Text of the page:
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Thread: Coffee - how do you do it

  1. #11
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    Re: Coffee - how do you do it

    I made some "cowboy coffee" yesterday just to see how it worked out. I added coffe grounds (right out of the can) and water to my cook pan, brought it to a boil and poured it through a regular coffee filter into my cup. Didn't taste half bad. Some sugar and it would have been good to go. This still leaves me with finding a clean/secure way of carrying coffe grounds on the bike (and sugar too).

    I had the wife pickup some Folgers coffee pods at Walmart last night and will try them out today. If they work good it would be great cause they'd be easy to stow and carry on the bike and make no mess to clean up.

    This is what the pods look like

  2. #12

    Re: Coffee - how do you do it

    Quote Originally Posted by sandman53

    I think this is what Joe was looking at a few months ago, he found them at Target.

  3. #13

    Re: Coffee - how do you do it

    I prefer drip coffe, the water does not have to be as hot. Hot water releases the acid in the coffe grounds. At my local grocery store (H.E.B.) they sell one cup, drip coffee makers for about $2, as I recall. It is a plastic upside down cone with a flange at the bottom. You put in a cone shaped filter, add coffee and sit it on top of your coffee cup. Heat water and pour into filter, it drips through and into cup. The coffee maker is cheap, small, lightweight and makes excellent coffee. All I have to do is throw away the filter full of wet grounds and rinse the maker and cup, easy cleanup. I throw the filters in a ziplock. I saved a couple of small, plastic peanut butter jars and carry coffe in one and sugar in the other. I came up with this system during my younger, backpacking days and it still works for me.

    Rod

  4. #14

    Re: Coffee - how do you do it

    I used to use the coffee bags (like tea bags), but since I started using a French press and high quality coffee, I've never looked back. I've been taking the glass one from our kitchen, but I really must get one of those lexan ones from Campmor. Totally worth the added bulk!
    Alan in CT
    2003 Kawasaki Concours, 2005 Ural Tourist
    IBA # 23064

  5. #15

    Re: Coffee - how do you do it

    Folger's has a tea-bag type coffee that's not half bad.

  6. #16
    a.k.a. GSer & Roberts FrioPoint's Avatar
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    Re: Coffee - how do you do it

    I was addicted to these for awhile, and drank two or three a day. I took some to Big Bend with me last February and unfortunately found out that they hardly work when it is cold. It was 32 degrees one morning, and the coffee barely got warm. However, they work great in warmer temperatures.

    Quote Originally Posted by sandman53

  7. #17

    Re: Coffee - how do you do it

    REI has the JetBoil on sale for $59.95. Looks pretty cool.

    What's up Will? Your old VFR's getting a new home today.


    Quote Originally Posted by wengland
    Easy - JetBoil stove with French Press. $80, and you can use it to fix food, too!

    Makes pretty damn good coffee.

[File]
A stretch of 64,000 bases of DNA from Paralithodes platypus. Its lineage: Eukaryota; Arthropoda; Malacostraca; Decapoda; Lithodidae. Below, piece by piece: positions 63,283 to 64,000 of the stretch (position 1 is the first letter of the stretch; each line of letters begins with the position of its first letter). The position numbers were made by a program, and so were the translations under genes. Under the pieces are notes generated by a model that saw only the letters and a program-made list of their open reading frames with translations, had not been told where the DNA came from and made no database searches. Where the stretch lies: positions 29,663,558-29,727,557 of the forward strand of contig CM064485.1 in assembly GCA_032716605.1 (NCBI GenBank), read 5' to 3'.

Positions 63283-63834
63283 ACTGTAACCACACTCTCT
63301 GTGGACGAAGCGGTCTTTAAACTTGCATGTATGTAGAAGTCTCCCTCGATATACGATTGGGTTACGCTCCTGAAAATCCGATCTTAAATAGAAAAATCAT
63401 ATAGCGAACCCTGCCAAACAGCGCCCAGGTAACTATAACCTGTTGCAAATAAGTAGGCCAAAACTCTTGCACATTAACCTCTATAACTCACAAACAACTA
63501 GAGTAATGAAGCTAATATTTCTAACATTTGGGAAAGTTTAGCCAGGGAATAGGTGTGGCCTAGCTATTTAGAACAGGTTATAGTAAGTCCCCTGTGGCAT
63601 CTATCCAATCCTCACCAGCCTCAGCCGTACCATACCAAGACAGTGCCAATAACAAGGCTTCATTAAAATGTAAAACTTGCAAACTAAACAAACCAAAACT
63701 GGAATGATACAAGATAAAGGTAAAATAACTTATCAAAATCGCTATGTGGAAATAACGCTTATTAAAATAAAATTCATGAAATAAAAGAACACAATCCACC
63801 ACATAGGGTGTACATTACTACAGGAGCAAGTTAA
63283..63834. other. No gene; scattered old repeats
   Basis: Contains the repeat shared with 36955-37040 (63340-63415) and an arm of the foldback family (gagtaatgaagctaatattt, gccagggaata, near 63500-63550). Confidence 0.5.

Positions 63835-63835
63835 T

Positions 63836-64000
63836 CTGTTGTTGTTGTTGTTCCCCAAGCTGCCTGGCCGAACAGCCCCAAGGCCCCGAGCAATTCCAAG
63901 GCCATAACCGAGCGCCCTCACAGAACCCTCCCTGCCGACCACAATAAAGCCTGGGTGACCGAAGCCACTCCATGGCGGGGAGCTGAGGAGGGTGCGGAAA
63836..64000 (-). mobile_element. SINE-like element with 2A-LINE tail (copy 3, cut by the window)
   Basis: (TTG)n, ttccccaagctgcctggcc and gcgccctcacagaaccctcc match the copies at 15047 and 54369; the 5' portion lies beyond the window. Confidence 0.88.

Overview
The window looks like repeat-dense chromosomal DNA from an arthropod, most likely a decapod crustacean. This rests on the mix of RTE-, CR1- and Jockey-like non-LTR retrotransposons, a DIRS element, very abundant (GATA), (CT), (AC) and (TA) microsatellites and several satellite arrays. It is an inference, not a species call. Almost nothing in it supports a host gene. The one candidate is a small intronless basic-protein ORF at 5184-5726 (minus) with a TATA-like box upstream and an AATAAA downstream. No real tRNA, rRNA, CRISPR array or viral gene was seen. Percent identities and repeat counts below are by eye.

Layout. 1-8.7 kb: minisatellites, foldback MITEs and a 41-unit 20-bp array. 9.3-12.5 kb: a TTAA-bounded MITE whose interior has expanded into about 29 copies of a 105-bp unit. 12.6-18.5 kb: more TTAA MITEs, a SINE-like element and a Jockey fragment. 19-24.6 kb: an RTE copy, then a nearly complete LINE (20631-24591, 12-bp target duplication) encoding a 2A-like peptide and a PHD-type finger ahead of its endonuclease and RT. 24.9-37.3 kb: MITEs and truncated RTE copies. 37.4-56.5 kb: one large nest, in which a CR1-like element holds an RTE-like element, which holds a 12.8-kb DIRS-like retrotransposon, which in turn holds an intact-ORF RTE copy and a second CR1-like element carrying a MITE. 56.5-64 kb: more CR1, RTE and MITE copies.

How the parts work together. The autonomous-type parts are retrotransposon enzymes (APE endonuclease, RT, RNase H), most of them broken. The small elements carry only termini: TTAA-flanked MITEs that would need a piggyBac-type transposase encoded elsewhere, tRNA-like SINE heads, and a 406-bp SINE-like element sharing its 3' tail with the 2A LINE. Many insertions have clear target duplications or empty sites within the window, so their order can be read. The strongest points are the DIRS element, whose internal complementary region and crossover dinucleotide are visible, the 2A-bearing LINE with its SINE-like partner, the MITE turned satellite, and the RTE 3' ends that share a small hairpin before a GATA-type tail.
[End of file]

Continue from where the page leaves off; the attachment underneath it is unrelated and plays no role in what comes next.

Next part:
Will

  8. #18

    Re: Coffee - how do you do it

    Looks like JetBoil is the way to go for me, ordered mine from campmor today.

    Gordon
    Gordon

  9. #19
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    Re: Coffee - how do you do it

    I made a cup of coffee with the coffee pods yesterday. Filled my cooking pan with about a cup of water, dropped in 1 pod and brought it to a boil, removed the pod from the pan and poured the coffee into a drinking cup. Added some sugar (like I always do) and it was fine coffee - especially considering cleanup is minimal. Just toss the used pod and wipe out the pan and cup.

  10. #20

    Re: Coffee - how do you do it

    I'm kind of a coffee snob living in Seattle and all...

    For one person, those stovetop espresso makers like someone posted from Ikea work really well. Just make you some real strong espresso with that thing on a single burner and then add milk to taste. Those things usually make espresso so hot that adding cold milk makes it just perfect for drinking.

    For more than one person, they do make larger stovetop espresso makers, but now you're starting to get bulky and heavy as they do not collapse or pack well. So for standard coffee or multiple people, I've found that either a camping stainless stovetop percolator or just boiling some water and using a french press works best.

    French presses can be found in all shapes and sizes. One bonus of a french press is that they can also be used for tea - loose or bagged. They can be had in metal, glass or lexan type plastics. Again, Ikea usually carries a nice two person sized one. I prefer stainless or lexan type ones for moto camping as they don't break and are lighter than glass ones.

    The percolator I have I got from REI I think and is stainless. It packs well because you can stuff other things inside it like silverware, wash rags or whatever. One cool thing about a percolator is that you can make it as strong as you like by just leaving it on the burner longer. You can make some real tar with it if required!

    The most important part of course is the coffee. The best smooth, yet bold and delicious coffee for either drip or espresso can be mail ordered from here from a small local independent roasteria:
    http://www.espressovivace.com
    2007 Yamaha FJR1300A, 2009 Suzuki Boulevard M50 LE

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